Which Joe gave his name to ‘sloppy joes’? We look at five interesting sandwiches and their lexical origins.
1with object To draw to oneself, catch, attract, acquire. In later use: specifically to assume (the prerogative of power) from another, to usurp.
2with object With to (also †toward) (oneself). To seize or appropriate (what is not one's own); to usurp (authority or jurisdiction).
3no object To encroach upon (especially land or authority).
Late Middle English; earliest use found in John Gower (d. 1408), poet. From Anglo-Norman and Middle French acrocher, accrocher, Middle French acrochier to draw (something) to oneself, to catch (something) using a hook or hooks, to arrogate, encroach, usurp (property or power to oneself) from Anglo-Norman and Old French a- + croc, croche hook, of Germanic origin. Compare post-classical Latin accrochare, accrochiare, both from French.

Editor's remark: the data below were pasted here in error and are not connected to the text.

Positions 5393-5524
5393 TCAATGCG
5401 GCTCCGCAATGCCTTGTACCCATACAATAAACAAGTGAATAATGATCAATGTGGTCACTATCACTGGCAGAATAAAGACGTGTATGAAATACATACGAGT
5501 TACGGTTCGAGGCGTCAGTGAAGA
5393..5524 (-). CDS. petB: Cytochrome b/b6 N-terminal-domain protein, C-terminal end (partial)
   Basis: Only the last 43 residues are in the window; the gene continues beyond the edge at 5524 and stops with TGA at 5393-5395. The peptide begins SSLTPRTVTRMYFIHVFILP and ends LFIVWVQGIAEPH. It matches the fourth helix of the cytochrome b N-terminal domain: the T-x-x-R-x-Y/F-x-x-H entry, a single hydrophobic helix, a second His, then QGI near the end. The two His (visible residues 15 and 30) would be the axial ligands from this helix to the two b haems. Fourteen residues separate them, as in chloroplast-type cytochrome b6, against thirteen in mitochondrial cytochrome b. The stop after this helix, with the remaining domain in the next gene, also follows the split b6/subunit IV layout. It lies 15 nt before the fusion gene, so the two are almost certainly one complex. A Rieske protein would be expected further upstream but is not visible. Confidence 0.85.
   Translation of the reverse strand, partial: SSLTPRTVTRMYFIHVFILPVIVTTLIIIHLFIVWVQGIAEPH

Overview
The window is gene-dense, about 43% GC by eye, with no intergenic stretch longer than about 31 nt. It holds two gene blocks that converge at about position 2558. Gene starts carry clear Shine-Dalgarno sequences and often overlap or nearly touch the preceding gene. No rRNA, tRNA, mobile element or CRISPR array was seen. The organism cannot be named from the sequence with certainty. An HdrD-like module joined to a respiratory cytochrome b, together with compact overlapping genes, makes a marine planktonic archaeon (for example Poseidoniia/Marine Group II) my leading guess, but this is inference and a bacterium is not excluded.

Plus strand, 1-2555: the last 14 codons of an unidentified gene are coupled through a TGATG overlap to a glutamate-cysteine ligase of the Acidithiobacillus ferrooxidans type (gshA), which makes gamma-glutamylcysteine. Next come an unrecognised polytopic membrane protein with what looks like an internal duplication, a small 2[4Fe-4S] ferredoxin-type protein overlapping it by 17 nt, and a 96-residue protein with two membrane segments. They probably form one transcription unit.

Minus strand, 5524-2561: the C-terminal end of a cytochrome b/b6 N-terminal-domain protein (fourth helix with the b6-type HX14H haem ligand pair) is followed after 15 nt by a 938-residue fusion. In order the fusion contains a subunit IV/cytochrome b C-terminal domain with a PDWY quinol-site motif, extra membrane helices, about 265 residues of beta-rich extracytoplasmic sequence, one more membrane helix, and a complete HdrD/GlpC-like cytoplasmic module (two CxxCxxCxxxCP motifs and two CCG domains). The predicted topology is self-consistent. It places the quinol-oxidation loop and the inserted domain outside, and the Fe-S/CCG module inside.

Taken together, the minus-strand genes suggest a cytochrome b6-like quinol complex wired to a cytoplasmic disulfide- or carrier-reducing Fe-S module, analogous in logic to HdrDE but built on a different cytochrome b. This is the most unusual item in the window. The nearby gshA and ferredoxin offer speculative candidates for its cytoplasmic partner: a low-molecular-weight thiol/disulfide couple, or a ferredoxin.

We take a look at several popular, though confusing, punctuation marks.
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The definitions of ‘buddy’ and ‘bro’ in the OED have recently been revised. We explore their history and increase in popularity.